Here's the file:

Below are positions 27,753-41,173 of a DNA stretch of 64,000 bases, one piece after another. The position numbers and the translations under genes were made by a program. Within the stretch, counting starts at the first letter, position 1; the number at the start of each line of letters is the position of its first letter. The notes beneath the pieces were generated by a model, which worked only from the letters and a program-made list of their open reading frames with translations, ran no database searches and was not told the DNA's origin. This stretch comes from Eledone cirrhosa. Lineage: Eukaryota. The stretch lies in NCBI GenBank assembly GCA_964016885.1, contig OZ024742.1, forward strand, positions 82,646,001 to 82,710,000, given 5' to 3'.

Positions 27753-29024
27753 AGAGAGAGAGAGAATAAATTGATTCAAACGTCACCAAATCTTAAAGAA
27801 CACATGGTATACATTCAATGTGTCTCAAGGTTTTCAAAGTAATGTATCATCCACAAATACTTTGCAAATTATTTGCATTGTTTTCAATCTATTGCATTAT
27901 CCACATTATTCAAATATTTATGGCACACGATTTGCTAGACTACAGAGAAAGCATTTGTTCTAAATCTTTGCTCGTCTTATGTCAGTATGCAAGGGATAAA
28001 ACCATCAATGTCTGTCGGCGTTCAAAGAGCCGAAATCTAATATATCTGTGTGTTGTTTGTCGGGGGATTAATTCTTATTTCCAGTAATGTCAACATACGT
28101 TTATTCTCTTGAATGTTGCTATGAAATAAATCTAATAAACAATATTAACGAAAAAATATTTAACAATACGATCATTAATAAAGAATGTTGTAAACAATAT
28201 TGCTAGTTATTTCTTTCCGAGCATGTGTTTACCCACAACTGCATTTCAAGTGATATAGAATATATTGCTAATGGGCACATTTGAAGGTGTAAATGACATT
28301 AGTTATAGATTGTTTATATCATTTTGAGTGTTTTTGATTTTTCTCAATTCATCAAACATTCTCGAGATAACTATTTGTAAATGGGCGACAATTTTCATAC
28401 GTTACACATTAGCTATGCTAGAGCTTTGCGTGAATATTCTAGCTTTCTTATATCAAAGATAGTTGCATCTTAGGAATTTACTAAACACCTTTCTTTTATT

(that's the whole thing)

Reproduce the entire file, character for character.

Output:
Below are positions 27,753-41,173 of a DNA stretch of 64,000 bases, one piece after another. The position numbers and the translations under genes were made by a program. Within the stretch, counting starts at the first letter, position 1; the number at the start of each line of letters is the position of its first letter. The notes beneath the pieces were generated by a model, which worked only from the letters and a program-made list of their open reading frames with translations, ran no database searches and was not told the DNA's origin. This stretch comes from Eledone cirrhosa. Lineage: Eukaryota. The stretch lies in NCBI GenBank assembly GCA_964016885.1, contig OZ024742.1, forward strand, positions 82,646,001 to 82,710,000, given 5' to 3'.

Positions 27753-29024
27753 AGAGAGAGAGAGAATAAATTGATTCAAACGTCACCAAATCTTAAAGAA
27801 CACATGGTATACATTCAATGTGTCTCAAGGTTTTCAAAGTAATGTATCATCCACAAATACTTTGCAAATTATTTGCATTGTTTTCAATCTATTGCATTAT
27901 CCACATTATTCAAATATTTATGGCACACGATTTGCTAGACTACAGAGAAAGCATTTGTTCTAAATCTTTGCTCGTCTTATGTCAGTATGCAAGGGATAAA
28001 ACCATCAATGTCTGTCGGCGTTCAAAGAGCCGAAATCTAATATATCTGTGTGTTGTTTGTCGGGGGATTAATTCTTATTTCCAGTAATGTCAACATACGT
28101 TTATTCTCTTGAATGTTGCTATGAAATAAATCTAATAAACAATATTAACGAAAAAATATTTAACAATACGATCATTAATAAAGAATGTTGTAAACAATAT
28201 TGCTAGTTATTTCTTTCCGAGCATGTGTTTACCCACAACTGCATTTCAAGTGATATAGAATATATTGCTAATGGGCACATTTGAAGGTGTAAATGACATT
28301 AGTTATAGATTGTTTATATCATTTTGAGTGTTTTTGATTTTTCTCAATTCATCAAACATTCTCGAGATAACTATTTGTAAATGGGCGACAATTTTCATAC
28401 GTTACACATTAGCTATGCTAGAGCTTTGCGTGAATATTCTAGCTTTCTTATATCAAAGATAGTTGCATCTTAGGAATTTACTAAACACCTTTCTTTTATT